I’m waiting in an empty sports hall for my session to begin and I’m terrified. I don’t know where the equipment is, I don’t know the names of any of the girls I’m about to be meeting, I’m a hundred miles away from the club in which I’ve been coaching for the last 8 years and I’m starting to doubt myself regardless of the success we had enjoyed there. I have no idea how good the girls will be and it probably says something about my current state of mind that I’d rather they were absolutely awful than utterly brilliant. At least then I’d have something to teach them. It’s hard to remember the last time I’ve felt this uncomfortable on a netball court and I can’t deny that at this moment I’m wishing I was back in that cosy little Sussex bubble with those girls I’d seen grow, whom I had taught everything they knew and who had exceeded our expectations exponentially over eight special years. And I’m cursing my husband for getting a new job and uprooting us all to this new and unknown outpost of the country.

The session was, of course, a bit of a disaster. I hadn’t pitched it quite right and by the end it was clear the girls were pretty underwhelmed by me and I still had no real grasp of their names, let alone their potential, so it was lucky for me that the timing of this new challenge coincided with the launch of the new England Coaching website. I was quickly inspired by all the great new stuff about stretching yourself on the England Coaching platforms, so refusing to give in quite yet, I decided it was time to experiment and take some risks. What I slowly began to realise was that in 8 years at my old club I had become comfortable doing what I was doing and not in a good way.  Success can lead to many things, most of them good, but when you’re comfortable where you are it’s so easy to stop challenging yourself and I had no idea until I stepped out on to that unfamiliar court that evening just how complacent I had become.

And here’s the thing, despite that first session seeming to be an unremitting disaster, I realised I had left it absolutely buzzing. I was bursting with things I wanted to share with these girls and ideas I wanted to try but even more than that I was ready to start learning again myself and that’s what had led me to the website. Let’s face it, we all know as coaches just how hard it is to find the time or energy to get out there and explore new ideas and, when we feel we don’t need to, then the chances of us taking the plunge are even smaller.  So it was a shock now to face the reality that the cosy little bubble I’d been coaching in had actually been standing in the way of my development as a coach. Was I brave enough to do something about it?

I took a deep breath, found my courage and started asking people if I could come and watch their sessions. And the thing is – the netball community is incredibly welcoming and almost everyone said yes! So, I’ve been to watch sessions with coaches teaching everything from primary High 5 to Super League, and I’ve even gone to watch other sports. Everyone I’ve met, however high a level they have been coaching at has been utterly charming and willing to indulge all my questions  and they have all been very open about the mistakes they are making and the things they themselves still have to learn. I can’t thank them enough for their patience and their inspiration. I have eagerly borrowed ideas from everything I’ve seen and, the great thing about being in a new situation is that I have felt completely free to experiment with new ideas without people wondering what the hell I’m up to!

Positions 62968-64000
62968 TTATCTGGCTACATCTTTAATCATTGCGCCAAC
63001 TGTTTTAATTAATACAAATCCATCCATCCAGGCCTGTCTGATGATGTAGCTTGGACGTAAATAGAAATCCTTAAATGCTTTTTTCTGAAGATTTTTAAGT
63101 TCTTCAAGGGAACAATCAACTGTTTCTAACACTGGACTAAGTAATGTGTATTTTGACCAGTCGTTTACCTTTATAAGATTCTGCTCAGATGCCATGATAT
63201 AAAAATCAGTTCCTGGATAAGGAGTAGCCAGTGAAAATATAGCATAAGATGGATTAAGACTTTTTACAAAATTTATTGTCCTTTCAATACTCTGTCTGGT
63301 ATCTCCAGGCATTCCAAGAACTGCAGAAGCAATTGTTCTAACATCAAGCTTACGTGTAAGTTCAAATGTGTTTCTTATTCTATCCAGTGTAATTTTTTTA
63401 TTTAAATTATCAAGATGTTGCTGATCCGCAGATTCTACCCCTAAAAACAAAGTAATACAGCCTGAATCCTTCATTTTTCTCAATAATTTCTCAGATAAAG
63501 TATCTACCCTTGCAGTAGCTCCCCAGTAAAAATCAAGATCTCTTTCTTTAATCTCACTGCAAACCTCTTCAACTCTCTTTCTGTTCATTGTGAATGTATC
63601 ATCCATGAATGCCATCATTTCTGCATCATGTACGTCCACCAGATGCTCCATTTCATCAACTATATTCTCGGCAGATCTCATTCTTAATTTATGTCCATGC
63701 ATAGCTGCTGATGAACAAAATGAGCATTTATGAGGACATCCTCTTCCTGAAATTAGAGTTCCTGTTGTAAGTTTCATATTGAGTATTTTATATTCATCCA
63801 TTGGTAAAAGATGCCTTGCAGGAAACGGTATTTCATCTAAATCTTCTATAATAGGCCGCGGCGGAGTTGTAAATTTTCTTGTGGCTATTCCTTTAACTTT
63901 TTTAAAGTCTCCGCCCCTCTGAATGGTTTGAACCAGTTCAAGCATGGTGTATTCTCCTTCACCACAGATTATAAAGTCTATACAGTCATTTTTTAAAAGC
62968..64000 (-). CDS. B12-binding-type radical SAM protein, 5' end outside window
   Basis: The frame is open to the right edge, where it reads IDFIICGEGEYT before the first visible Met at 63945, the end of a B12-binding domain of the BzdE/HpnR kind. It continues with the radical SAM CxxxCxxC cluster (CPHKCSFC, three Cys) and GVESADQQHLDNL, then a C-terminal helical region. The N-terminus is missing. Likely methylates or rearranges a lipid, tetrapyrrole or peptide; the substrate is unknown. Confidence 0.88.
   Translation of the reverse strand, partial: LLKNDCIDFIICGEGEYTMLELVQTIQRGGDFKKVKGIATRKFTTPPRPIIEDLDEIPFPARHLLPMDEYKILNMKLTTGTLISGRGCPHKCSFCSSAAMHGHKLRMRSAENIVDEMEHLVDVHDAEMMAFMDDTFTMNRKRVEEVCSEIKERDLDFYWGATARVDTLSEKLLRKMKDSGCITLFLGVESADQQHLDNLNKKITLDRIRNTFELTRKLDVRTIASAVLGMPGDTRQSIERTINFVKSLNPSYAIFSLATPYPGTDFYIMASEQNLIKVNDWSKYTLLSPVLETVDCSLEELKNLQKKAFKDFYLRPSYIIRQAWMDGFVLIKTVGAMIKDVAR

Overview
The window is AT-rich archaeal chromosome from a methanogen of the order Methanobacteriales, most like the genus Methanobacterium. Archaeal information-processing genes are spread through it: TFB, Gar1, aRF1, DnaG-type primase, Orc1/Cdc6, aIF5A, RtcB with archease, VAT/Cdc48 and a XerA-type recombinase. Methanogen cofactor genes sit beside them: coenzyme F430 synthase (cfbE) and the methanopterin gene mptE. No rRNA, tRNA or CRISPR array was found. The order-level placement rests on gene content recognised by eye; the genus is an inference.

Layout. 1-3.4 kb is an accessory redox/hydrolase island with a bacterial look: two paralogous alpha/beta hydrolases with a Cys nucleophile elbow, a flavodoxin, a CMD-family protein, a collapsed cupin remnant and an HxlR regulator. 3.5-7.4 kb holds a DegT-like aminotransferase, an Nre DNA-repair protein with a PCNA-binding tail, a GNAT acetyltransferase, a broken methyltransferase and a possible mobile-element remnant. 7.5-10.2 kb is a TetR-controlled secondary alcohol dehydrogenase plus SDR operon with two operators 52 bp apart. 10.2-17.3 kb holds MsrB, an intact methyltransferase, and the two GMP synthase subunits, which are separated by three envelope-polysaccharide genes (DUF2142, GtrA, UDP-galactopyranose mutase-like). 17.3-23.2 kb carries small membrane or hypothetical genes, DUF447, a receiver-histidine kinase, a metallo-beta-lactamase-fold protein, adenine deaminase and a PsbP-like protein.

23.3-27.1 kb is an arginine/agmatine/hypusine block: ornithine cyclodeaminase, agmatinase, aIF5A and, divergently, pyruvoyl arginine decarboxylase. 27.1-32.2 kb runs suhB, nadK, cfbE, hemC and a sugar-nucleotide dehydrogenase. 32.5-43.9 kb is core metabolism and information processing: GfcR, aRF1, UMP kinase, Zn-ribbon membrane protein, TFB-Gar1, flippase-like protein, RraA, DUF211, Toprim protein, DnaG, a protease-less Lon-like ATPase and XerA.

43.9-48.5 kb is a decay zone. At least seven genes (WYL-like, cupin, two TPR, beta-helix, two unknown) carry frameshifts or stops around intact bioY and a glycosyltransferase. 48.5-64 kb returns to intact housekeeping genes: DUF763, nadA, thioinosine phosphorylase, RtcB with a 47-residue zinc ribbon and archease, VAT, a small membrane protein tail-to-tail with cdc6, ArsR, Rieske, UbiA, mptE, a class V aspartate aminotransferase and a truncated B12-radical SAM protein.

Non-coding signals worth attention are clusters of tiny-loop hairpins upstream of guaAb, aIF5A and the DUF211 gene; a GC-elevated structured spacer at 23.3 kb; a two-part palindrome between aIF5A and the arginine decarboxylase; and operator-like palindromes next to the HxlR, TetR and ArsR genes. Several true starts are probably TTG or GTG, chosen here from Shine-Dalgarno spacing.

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Now, don’t get me wrong. It hasn’t been easy or indeed always immediately successful.  I still feel nervous walking in to run every new session in a way I haven’t for years. It’s even scarier trying out new things in front of a new audience and in front of new coaches none of whom know anything about what you have achieved in the past. And I’m definitely not getting it right every time – or even close. But by watching other coaches I’m beginning to realise that, if you don’t come out of a session thinking there are bits you could have done better, then you’re not really learning anything at all. And if you’re not learning as much as you can then you’re probably not having as much fun as you could be either!

It’s only through challenge I have realised how much I have to learn and how much better a coach I can be. Challenging ourselves is how we improve and get better at what we do. I really like this quote from author Tom Bodett, “In school, you’re taught a lesson and then given a test. In life you’re given a test that teaches you a lesson.” It sums up how I feel right now and I really do feel revitalised by the experience.

And it’s helped me to get through the tricky early sessions when the balls don’t turn up, when the girls are all preoccupied by boyfriends, exams or by other sports, when the practice runs amok and when I have felt utterly lost. The difference is that when I didn’t know what to do in the past I just kept on doing the same thing because I knew no one would question me and familiarity with everyone meant mistakes would be soon forgiven and forgotten. But actually now I want to notice those mistakes, to mull them over and think about how to improve.  Now I’m not just actively looking for new answers I’m actually looking forward to new questions.

Thank you Emily, this is beautiful to hear and it really does motivate us to keep delivering content on here to all the Coaches that find it helpful. We hope that Emily’s story inspires you to take on that new challenge. And let us know if there is anything that we can do on here to support you this season!

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